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The City of London Phonograph and Gramophone Society

From Wikipedia, the free encyclopedia

The City of London Phonograph and Gramophone Society (CLPGS)[notes 1] is a British society and registered charity dedicated to the research in all aspects of early recorded sound. Founded in 1919, the CLPGS is likely to be the oldest society of its type in the world.[1]


The CLPGS was founded under the name "The Edison Society" in 1919, when Norman Hillyer and some members of the North London Phonograph and Gramophone Society decided that a group was needed within the City of London. The founding members agreed to approach Thomas Edison to ask if he would become a Patron of the new venture. Edison would only agree if the group changed its name to the City of London Phonograph Society, so this was done. The group's initial membership numbered about forty.

In the 1920s, with the shift away from phonograph cylinders, the group changed its name to "The City of London Phonograph and Radio Society", reflecting many of the members' interests in early radio technology.

Meetings of the society have continued since these early beginnings, interrupted by World War II, but resumed afterwards. The society has met at various locations in London throughout its history, with meetings presently held at Conway Hall, in the London Borough of Camden (rather than the City of London itself).

By the mid-1960s, the interest in radios as a hobby had waned, and the group renamed themselves with their present name to reflect their interest in early recorded sound technology. One of the society's patrons is Oliver Berliner, grandson of the recording pioneer Emile Berliner, and another is Simon Blumlein, son of Alan Blumlein, who invented stereo recording. The CLPGS is now the oldest such society in the world.[2]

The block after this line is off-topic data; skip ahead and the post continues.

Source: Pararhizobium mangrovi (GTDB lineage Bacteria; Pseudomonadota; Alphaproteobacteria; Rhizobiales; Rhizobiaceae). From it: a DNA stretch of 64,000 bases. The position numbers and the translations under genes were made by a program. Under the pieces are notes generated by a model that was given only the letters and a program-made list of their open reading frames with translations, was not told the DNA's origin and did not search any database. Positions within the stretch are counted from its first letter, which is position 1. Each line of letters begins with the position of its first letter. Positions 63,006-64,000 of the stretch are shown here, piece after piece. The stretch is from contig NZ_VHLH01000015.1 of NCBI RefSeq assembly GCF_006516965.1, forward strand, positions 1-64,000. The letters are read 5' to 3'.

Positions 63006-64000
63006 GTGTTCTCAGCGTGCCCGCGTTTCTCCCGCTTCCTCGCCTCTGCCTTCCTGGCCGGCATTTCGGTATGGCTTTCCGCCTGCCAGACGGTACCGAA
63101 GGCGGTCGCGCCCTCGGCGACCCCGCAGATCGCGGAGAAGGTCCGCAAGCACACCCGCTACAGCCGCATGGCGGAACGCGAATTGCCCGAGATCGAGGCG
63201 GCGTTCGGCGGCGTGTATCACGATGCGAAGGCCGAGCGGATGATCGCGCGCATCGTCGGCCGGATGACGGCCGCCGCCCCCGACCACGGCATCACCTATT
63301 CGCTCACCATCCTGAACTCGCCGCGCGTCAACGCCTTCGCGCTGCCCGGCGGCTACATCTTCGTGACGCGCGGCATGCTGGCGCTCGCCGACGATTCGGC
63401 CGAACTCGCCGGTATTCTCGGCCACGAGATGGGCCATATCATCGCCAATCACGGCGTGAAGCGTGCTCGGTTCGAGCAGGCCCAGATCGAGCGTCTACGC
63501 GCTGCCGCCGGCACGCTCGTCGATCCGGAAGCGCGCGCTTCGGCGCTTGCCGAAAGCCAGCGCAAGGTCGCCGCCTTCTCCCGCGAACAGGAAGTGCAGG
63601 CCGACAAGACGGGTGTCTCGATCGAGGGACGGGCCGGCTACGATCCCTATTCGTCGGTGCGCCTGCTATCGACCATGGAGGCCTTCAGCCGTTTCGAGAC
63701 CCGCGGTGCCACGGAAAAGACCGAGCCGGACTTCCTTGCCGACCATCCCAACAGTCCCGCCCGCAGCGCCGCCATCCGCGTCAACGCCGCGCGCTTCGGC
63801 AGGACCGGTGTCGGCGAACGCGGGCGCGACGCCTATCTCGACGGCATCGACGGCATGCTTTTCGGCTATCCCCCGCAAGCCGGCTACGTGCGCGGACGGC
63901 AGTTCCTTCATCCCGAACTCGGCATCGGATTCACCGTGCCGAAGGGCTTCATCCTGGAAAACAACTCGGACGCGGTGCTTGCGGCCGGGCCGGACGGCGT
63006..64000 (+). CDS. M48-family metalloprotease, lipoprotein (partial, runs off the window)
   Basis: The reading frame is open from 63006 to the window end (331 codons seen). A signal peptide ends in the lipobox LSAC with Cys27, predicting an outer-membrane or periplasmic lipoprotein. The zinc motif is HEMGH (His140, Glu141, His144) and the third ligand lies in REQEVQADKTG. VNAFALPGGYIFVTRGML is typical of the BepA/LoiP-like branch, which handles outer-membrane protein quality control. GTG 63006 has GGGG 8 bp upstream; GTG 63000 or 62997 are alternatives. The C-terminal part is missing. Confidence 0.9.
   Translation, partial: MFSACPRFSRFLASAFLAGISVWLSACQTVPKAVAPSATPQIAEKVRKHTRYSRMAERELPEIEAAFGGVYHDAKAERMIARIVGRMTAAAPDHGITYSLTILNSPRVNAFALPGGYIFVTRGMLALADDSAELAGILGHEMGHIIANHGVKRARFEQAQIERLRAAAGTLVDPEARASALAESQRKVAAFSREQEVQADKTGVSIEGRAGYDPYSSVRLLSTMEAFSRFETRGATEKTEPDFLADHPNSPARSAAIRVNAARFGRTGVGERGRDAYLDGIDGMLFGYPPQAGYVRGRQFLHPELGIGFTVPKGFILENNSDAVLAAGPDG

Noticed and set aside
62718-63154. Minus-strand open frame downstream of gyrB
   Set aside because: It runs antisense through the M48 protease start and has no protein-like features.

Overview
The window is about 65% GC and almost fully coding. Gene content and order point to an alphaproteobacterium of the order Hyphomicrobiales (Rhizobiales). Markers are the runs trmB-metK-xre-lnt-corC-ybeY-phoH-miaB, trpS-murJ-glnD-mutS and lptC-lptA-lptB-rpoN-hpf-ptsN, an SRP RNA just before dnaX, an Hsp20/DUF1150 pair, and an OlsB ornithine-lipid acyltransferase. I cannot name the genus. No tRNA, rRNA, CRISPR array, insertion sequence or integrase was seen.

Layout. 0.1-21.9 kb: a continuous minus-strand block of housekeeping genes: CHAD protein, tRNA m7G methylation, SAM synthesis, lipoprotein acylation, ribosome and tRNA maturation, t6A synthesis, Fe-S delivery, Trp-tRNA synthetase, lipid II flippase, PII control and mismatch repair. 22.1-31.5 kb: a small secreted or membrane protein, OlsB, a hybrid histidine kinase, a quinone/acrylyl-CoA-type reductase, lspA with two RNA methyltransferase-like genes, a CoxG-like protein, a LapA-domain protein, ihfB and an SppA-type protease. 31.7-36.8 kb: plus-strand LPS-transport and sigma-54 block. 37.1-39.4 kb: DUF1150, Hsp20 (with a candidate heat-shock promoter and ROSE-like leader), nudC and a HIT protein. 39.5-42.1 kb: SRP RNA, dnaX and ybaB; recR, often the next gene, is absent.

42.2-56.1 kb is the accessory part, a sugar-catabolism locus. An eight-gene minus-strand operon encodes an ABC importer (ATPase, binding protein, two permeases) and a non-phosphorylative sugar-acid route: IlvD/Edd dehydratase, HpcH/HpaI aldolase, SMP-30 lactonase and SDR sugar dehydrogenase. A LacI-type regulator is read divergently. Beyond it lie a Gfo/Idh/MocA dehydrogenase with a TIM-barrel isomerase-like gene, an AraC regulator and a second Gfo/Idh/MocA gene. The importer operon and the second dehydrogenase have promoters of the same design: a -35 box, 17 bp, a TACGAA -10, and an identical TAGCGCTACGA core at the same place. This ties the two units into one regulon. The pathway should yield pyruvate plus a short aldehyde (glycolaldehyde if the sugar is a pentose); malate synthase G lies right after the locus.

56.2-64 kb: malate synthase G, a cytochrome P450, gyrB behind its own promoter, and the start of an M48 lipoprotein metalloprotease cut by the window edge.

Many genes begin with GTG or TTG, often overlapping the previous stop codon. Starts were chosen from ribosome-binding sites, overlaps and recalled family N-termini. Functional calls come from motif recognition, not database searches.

Since 1963, the society has published its magazine, initially named The Hillandale News and now called For the Record. These publications have been a significant vehicle for research on early recordings.[3][4]


  1. ^ In the United Kingdom, the term 'phonograph' is used for a player of cylinders, while a 'gramophone' plays disc records. In many other parts of the world the term 'phonograph' is used for both.


  1. ^ Hoffmann, Frank (2004). Encyclopedia of recorded sound. 1. CRC Press. ISBN 978-0-415-93835-8.
  2. ^ "CLPGS - About Us". The City of London Phonograph and Gramophone Society (CLPGS). Retrieved 2021-08-10.
  3. ^ The CLPGS Reference Series books are also published quarterly, designed to provide an accessible library of historic information in both text and audio form. The Masters Series, which reproduces phonograph cylinders of operatic interest, was launched in 2013. "Publications for researcher Paul Cleary". Research Register. Retrieved 30 September 2011.
  4. ^ Since its inception, the CLPGS has documented and published works dedicated to the origins of audio recording, 65 works in 67 publications in two languages and 262 library holdings. "". Reference Directory. Retrieved 16 November 2011.

External links

This page was last edited on 12 August 2021, at 14:31
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